Our more detailed report analysis is available, but the Staples thesis summary is as follows:
Staples' (SPLS) stock price has declined over 30% since its peak in the beginning of 2012, mainly driven by a flat domestic business and a steep demand drop out of Europe. The office supply sector in general is nothing to write home about, but Staples has been aggressive in expanding margins, focusing on its online offerings, and stealing market share from its other two main (and much smaller) competitors. At below $12/share, Staples is trading at about half its long-term average EBITDA multiple, and is paying out a ~4% dividend yield. The noise out of Europe has certainly been the main factor in driving the stock lower, however our view is that at these trading levels, the market is assigning a zero value for the company's International business, and is expecting worst-case scenario with respect to all aspects of the business. We see limited downside to these shares with ~20% potential upside in a conservative base case scenario as detailed in the full IB report.
Staples is the largest office products company in the world. The company serves businesses of all sizes (~80% of sales) and consumers (~20% of sales) in North America, Europe, Australia, South America and Asia. The company's goal is to provide customers a broad (and low cost) selection of office products, a range of technology and copy / print services, convenient store locations, easy-to-use websites, fast order delivery, and great customer service. Staples operates via three segments: North American Delivery, North American Retail, and International Operations.
Staples has been experiencing flat topline growth over the past couple years as A) "core" office supplies (e.g., paper, printers) are in secular decline, and B) European economic weakness continues. The company has attempted to offset this tepid revenue growth by investing in its Delivery business, and by focusing on controlling costs and expanding margins from trough 2009 levels.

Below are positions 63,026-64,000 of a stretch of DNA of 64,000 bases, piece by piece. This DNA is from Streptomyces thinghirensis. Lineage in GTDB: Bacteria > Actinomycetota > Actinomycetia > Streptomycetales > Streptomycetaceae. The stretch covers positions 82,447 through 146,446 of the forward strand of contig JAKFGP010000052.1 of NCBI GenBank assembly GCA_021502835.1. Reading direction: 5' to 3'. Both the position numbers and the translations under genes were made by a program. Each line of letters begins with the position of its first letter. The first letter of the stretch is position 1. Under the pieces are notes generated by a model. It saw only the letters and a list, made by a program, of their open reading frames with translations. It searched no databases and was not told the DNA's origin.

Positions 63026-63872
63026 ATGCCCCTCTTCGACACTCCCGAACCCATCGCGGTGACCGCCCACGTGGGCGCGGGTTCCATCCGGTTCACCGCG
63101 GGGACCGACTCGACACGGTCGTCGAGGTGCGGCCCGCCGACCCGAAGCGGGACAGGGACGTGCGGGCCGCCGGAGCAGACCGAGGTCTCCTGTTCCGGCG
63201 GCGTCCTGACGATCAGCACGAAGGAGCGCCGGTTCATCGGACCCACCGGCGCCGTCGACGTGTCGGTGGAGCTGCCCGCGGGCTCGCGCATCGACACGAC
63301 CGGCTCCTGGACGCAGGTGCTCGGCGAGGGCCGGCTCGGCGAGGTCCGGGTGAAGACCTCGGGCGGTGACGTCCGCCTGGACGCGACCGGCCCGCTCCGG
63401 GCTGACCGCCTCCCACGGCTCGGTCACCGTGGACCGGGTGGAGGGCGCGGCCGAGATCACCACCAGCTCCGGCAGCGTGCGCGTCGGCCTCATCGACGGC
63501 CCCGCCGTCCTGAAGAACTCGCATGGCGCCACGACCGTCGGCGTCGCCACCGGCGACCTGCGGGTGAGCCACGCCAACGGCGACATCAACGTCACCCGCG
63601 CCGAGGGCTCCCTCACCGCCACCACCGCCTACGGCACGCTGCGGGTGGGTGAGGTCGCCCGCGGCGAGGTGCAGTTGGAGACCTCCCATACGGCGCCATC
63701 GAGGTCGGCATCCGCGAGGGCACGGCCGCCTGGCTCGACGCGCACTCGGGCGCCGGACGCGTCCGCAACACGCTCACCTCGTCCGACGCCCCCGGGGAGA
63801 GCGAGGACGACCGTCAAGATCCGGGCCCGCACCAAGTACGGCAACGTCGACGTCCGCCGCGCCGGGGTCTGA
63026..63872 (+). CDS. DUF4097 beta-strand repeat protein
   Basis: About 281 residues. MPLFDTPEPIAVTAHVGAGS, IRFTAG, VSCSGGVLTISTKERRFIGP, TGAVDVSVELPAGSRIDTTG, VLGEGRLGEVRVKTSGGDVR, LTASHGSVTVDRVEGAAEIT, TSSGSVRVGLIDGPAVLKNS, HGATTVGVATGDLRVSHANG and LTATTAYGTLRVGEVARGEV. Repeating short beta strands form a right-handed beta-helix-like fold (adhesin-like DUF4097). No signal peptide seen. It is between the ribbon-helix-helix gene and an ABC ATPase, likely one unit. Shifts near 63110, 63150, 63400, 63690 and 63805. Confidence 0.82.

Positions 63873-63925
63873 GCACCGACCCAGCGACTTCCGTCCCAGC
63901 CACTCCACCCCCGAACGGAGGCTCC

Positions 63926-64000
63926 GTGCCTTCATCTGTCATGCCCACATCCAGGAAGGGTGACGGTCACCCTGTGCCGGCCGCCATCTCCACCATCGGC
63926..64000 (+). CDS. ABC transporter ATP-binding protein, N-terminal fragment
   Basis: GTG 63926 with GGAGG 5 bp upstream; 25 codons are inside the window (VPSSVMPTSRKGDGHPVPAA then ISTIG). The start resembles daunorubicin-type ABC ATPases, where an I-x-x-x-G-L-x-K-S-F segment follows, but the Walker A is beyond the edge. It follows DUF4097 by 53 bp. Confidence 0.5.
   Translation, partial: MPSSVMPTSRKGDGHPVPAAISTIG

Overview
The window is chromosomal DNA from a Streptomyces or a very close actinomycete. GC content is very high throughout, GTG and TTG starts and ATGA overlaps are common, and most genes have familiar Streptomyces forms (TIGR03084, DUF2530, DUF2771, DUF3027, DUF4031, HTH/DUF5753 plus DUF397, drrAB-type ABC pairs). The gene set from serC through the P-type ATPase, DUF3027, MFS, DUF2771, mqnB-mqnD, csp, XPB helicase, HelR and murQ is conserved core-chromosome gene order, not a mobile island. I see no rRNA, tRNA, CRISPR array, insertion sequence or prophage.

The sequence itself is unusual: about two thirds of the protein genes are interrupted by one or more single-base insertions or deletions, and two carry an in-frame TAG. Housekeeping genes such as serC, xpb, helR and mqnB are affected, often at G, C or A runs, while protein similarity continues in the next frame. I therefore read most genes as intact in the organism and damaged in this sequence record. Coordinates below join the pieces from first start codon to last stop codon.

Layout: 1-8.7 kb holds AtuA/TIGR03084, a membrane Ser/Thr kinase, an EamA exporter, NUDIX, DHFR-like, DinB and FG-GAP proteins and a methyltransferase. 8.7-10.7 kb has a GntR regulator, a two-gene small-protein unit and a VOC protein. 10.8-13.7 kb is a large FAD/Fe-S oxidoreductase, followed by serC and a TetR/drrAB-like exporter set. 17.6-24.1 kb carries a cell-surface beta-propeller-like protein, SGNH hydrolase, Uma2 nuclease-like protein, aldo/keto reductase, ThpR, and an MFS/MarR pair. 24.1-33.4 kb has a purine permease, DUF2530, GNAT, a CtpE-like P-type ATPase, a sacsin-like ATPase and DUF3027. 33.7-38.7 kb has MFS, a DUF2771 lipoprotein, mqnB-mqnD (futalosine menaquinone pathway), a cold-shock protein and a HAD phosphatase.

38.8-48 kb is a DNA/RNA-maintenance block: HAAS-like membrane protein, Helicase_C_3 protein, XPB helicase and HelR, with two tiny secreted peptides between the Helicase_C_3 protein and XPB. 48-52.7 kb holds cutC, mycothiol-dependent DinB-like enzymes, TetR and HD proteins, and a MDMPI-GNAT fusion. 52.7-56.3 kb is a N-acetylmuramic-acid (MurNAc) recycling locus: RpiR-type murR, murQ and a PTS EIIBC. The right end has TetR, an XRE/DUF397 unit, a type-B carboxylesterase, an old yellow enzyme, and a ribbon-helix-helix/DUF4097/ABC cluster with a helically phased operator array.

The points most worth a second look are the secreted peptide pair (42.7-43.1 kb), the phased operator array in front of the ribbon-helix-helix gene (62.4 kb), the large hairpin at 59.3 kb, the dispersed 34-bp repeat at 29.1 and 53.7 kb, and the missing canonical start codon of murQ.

Within the office supply sector, there are three main pure-play competitors: Staples, Office Depot (ODP), and OfficeMax (OMX). Staples calls out a few other companies with whom it competes (e.g., Wal-Mart, Target, Tesco, Costco, Best Buy, Apple, FedEx Office), however these firms do not offer office supplies as their "core" product, and they do not break out contribution, growth metrics, etc. for these segments. Focusing on the "main three," we see that the industry as a whole is not growing. Staples, however, is offsetting a decline in topline by stealing market share from OfficeMax and Office Depot, and growing its Delivery (or "online") business.
EBITDA Multiple: Over the past five years, Staples has averaged LTM EBITDA multiple of between 7-8x, compared with its current 4.0x. This multiple compression has been fueled primarily by a severely depressed demand out of Europe. The stock has fallen from its highs of close to $17/share, to now below $12/share as a result of declining earnings (driven by Europe) and associated multiple compression. This has left Staples paying out a dividend with a yield of ~4%, and a free cash flow yield of ~15% (post dividend).
DCF: The way we are looking at the intrinsic value of Staples is separating the company into its three segments and analyzing a couple different cases for the International segment. More detailed analysis is available in our full report, but the resulting stock prices average to ~$14/share when taking these assumptions into account. We feel as though at $12/share, you are picking up a business with limited downside (from a stock price perspective) that is best suited to weather a challenging industry, and that knows how to focus on online, steal market share, and give capital back to shareholders.
Risk #1: No European recovery.
Risk #2: Management pares back on dividends and/or buybacks.
Risk #3: Competition from Amazon and other online guys.